The United States will retain control of the Internet address structure for longer – perhaps far longer – than it appeared at the beginning of the year.
In March, the Department of Commerce said that it would let lapse a contract between an agency it runs, the National Telecommunications and Information Administration (NTIA), and Internet Corporation for Assigned Names and Numbers (ICANN). ICANN operates the Internet Assigned Numbers Authority (IANA), which oversees Domain Name System (DNS) functions that in essence are the Internet’s addressing system. The intent was to move these functions from U.S. to international control.
The prospect of transitioning control of the DNS away from the U.S. is controversial. Last week, the Department of Commerce told Congress that it will extend the contract between IANA and ICANN to September 30, 2016. There are options to extend the contract for three subsequent years.
Sprint’s Big Move on Small Cells
Small cell technology is a big deal in the world of expanding data capacity demands. Working in concert with legacy macro cells, small cells can reuse spectrum, help migrate data from expensive cellular to cheaper unlicensed spectrum, and confront coverage problems in structures that lowers customer satisfaction.
Thus, it’s no surprise that Sprint will deploy tens of thousands of small cells (alongside thousands of new macro cells) in its network upgrade. WirelessWeek’s Martha Degrasse reports that Mobilite, a provider of small cell and distributed antenna systems (DAS), is expected to partner with Sprint. Indeed, she says that the vendor may pay for some of the upgrade and benefit by leasing some of the capacity on the small cell network to other carriers.
Technology: The Next Generation
The next generation of workers is in college today. But they will be entering the workforce sooner rather than later, so Domo surveyed 2,000 millennials on their current use of technology and their expectations and desires for the day they join the workforce.
The firm found that 46 percent access the Internet via mobile phone and 43 percent via a tablet or laptop. Almost all of them use a phone to text and access the Internet – 97 percent and 96 percent, respectively – and 68 percent use mobile devices to stream music and send or receive pictures.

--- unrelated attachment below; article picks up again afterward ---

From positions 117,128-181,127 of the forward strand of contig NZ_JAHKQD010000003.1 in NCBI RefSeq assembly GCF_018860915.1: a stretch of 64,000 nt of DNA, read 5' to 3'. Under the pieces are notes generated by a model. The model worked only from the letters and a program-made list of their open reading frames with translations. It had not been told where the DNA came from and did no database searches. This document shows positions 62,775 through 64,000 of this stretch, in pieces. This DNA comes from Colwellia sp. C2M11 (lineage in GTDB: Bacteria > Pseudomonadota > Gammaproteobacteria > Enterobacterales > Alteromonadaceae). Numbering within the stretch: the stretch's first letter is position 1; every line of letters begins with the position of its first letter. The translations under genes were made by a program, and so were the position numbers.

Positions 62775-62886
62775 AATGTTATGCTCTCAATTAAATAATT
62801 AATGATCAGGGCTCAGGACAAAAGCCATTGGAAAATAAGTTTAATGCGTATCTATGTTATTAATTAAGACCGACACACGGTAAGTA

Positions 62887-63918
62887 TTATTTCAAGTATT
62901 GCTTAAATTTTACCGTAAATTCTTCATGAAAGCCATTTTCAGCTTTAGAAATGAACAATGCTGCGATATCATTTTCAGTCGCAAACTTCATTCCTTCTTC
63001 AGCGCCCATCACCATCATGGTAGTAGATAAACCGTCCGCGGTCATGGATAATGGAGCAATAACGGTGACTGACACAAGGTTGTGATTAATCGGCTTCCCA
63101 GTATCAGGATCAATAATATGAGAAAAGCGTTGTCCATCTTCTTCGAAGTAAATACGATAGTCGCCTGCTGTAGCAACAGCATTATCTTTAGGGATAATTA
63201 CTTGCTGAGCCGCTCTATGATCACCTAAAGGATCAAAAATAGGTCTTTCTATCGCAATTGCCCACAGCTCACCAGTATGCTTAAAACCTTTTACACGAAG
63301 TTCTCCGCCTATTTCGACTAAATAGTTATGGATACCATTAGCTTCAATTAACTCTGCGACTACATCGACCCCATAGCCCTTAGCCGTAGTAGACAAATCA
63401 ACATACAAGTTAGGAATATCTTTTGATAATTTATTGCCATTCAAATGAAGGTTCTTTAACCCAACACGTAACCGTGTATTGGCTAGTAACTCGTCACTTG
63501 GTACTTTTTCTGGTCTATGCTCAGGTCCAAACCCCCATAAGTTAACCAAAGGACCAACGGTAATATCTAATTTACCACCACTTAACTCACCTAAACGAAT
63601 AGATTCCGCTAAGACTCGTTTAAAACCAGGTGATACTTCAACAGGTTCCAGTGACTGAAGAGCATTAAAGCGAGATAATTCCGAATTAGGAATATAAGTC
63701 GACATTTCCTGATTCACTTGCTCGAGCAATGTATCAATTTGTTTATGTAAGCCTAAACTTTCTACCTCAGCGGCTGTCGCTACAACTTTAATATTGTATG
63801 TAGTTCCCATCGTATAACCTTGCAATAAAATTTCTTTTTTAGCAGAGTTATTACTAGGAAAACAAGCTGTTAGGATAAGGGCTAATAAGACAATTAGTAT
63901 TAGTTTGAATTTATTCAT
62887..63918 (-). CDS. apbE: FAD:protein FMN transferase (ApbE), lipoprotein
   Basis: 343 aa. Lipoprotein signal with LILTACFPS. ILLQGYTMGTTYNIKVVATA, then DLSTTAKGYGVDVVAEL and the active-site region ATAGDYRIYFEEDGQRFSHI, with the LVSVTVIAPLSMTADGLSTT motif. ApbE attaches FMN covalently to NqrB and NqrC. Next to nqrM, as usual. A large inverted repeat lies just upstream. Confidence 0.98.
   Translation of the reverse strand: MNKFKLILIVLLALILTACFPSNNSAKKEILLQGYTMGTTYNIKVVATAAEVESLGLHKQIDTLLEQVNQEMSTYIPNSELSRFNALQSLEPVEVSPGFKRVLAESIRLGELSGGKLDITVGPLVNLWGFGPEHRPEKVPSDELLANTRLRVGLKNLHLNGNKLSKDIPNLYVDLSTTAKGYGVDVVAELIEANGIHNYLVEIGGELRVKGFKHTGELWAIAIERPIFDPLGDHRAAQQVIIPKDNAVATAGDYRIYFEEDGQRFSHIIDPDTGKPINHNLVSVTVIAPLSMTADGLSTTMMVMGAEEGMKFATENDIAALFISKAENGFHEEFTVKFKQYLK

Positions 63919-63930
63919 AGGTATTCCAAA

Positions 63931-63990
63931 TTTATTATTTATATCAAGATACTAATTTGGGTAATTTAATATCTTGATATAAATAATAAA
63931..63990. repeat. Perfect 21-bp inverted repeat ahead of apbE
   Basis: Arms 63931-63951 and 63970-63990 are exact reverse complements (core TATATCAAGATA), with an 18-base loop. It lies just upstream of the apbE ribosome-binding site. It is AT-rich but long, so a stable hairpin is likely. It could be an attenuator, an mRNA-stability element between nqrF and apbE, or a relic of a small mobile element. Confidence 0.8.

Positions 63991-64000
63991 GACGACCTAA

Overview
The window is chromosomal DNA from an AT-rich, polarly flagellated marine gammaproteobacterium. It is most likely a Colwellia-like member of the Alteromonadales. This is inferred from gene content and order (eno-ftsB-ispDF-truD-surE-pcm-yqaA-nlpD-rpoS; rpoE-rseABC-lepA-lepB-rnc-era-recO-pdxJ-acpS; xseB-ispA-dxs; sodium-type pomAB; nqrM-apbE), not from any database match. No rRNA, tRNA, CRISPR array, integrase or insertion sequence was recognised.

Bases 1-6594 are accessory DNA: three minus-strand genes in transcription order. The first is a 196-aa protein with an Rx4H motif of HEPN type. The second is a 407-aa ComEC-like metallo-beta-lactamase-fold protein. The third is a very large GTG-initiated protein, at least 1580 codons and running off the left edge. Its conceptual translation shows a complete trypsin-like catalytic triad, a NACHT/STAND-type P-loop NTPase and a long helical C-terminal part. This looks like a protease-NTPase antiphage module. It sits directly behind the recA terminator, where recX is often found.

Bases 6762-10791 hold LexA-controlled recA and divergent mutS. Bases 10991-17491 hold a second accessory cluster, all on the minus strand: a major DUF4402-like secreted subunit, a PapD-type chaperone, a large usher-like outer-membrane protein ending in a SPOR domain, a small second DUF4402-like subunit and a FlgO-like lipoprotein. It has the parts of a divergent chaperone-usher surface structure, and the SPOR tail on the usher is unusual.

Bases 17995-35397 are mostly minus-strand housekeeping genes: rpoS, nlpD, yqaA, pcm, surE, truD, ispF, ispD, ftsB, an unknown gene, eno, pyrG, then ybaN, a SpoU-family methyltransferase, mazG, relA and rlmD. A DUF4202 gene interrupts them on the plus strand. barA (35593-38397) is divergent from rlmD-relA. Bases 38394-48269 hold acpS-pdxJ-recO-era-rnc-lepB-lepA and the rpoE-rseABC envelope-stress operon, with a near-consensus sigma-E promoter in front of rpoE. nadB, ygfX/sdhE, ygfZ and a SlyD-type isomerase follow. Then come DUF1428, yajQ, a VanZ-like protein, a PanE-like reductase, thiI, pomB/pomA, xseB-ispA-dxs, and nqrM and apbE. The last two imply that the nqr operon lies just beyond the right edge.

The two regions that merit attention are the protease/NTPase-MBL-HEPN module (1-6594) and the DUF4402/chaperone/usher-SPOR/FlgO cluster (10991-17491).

Domo found that 22 percent would be less likely to accept a job at a company in which mobility is not a main feature of the landscape. Seventy percent expect BYOD to be offered at the company at which they work.
The survey, as reported upon at eWeek, suggested that technology is more important to these millennials than eating or exercising:
When asked to rank employee benefits, 65 percent said that technology (smartphone/laptop) is the most important perk to them. By comparison, only 12 percent chose free meals/a stocked kitchen, and 14 percent chose a gym membership/wellness stipend as most important.
Manufacturing and Other Verticals to Drive the IoT
Transformational technologies grow uniformly. They generally gain traction in the verticals that gain the most from them in the immediate term. As time passes, other verticals that more gradually benefit come on board.
The August Heavy Reading Insider identifies manufacturing as the vertical that will lead the way on the Internet of Things (IoT). Denise Culver reports that the IoT “makes equipment smarter, better connected and provides better operational excellence and business insight.” The report, according to the advance story on it at Light Reading, points out that other verticals that will benefit in the short term are transportation, logistics, energy and utilities.
It’s a Mobile World
Business communications planners must pay attention to what is happening in the consumer sector, especially in the era of bring your own device (BYOD). For that reason, the finding that 53 percent of marketers are allocating more than half of their advertising budgets to mobile platforms is significant. There is a lot of food for thought in the study, which was reported upon at Mobile Marketer:
While mobile is definitely the front-runner in upcoming advertising spend, digital overall is being focused on as well. Marketers are planning on centering on social media, with 50 percent planning on increase spending on social, but video platforms and publishers are showing significant growth compared to past years as well.
Marketers are savvy people. Their very business depends upon a keen understanding of how people like to communicate. Paying attention to their interpretation of usage patterns can help organizations create communications platforms that are more useful to employees.
Carl Weinschenk covers telecom for IT Business Edge. He writes about wireless technology, disaster recovery/business continuity, cellular services, the Internet of Things, machine-to-machine communications and other emerging technologies and platforms. He also covers net neutrality and related regulatory issues. Weinschenk has written about the phone companies, cable operators and related companies for decades and is senior editor of Broadband Technology Report. He can be reached at firstname.lastname@example.org and via twitter at @DailyMusicBrk.